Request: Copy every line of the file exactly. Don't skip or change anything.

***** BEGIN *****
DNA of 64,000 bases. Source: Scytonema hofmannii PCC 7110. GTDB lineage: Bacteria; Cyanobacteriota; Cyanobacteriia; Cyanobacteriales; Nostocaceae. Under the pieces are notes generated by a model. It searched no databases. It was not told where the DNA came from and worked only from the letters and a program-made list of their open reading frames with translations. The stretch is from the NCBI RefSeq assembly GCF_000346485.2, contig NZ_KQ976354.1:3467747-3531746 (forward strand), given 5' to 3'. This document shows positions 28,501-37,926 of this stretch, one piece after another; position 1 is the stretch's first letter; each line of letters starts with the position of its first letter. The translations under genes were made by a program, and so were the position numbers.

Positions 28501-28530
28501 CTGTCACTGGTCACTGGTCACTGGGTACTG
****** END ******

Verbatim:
DNA of 64,000 bases. Source: Scytonema hofmannii PCC 7110. GTDB lineage: Bacteria; Cyanobacteriota; Cyanobacteriia; Cyanobacteriales; Nostocaceae. Under the pieces are notes generated by a model. It searched no databases. It was not told where the DNA came from and worked only from the letters and a program-made list of their open reading frames with translations. The stretch is from the NCBI RefSeq assembly GCF_000346485.2, contig NZ_KQ976354.1:3467747-3531746 (forward strand), given 5' to 3'. This document shows positions 28,501-37,926 of this stretch, one piece after another; position 1 is the stretch's first letter; each line of letters starts with the position of its first letter. The translations under genes were made by a program, and so were the position numbers.

Positions 28501-28530
28501 CTGTCACTGGTCACTGGTCACTGGGTACTG